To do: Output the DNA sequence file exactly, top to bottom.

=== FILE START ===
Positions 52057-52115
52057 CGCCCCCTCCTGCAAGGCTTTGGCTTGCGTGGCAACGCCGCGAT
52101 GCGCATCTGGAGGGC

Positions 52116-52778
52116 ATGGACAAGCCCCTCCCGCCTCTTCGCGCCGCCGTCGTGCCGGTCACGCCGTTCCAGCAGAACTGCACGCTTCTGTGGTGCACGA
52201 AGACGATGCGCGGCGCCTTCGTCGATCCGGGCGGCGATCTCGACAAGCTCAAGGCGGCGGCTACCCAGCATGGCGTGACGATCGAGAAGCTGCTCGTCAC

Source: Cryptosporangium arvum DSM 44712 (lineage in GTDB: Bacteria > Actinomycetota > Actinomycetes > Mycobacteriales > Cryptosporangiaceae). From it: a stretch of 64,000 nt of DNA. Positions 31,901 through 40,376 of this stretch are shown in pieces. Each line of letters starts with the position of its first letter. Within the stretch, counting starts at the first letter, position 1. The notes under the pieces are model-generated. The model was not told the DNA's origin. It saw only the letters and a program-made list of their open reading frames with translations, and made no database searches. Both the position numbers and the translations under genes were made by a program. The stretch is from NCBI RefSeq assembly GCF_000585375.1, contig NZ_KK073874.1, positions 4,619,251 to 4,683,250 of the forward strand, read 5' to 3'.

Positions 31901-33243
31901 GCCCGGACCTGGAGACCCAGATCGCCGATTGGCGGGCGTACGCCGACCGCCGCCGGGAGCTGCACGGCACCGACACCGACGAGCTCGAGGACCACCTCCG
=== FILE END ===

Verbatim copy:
Positions 52057-52115
52057 CGCCCCCTCCTGCAAGGCTTTGGCTTGCGTGGCAACGCCGCGAT
52101 GCGCATCTGGAGGGC

Positions 52116-52778
52116 ATGGACAAGCCCCTCCCGCCTCTTCGCGCCGCCGTCGTGCCGGTCACGCCGTTCCAGCAGAACTGCACGCTTCTGTGGTGCACGA
52201 AGACGATGCGCGGCGCCTTCGTCGATCCGGGCGGCGATCTCGACAAGCTCAAGGCGGCGGCTACCCAGCATGGCGTGACGATCGAGAAGCTGCTCGTCAC

Source: Cryptosporangium arvum DSM 44712 (lineage in GTDB: Bacteria > Actinomycetota > Actinomycetes > Mycobacteriales > Cryptosporangiaceae). From it: a stretch of 64,000 nt of DNA. Positions 31,901 through 40,376 of this stretch are shown in pieces. Each line of letters starts with the position of its first letter. Within the stretch, counting starts at the first letter, position 1. The notes under the pieces are model-generated. The model was not told the DNA's origin. It saw only the letters and a program-made list of their open reading frames with translations, and made no database searches. Both the position numbers and the translations under genes were made by a program. The stretch is from NCBI RefSeq assembly GCF_000585375.1, contig NZ_KK073874.1, positions 4,619,251 to 4,683,250 of the forward strand, read 5' to 3'.

Positions 31901-33243
31901 GCCCGGACCTGGAGACCCAGATCGCCGATTGGCGGGCGTACGCCGACCGCCGCCGGGAGCTGCACGGCACCGACACCGACGAGCTCGAGGACCACCTCCG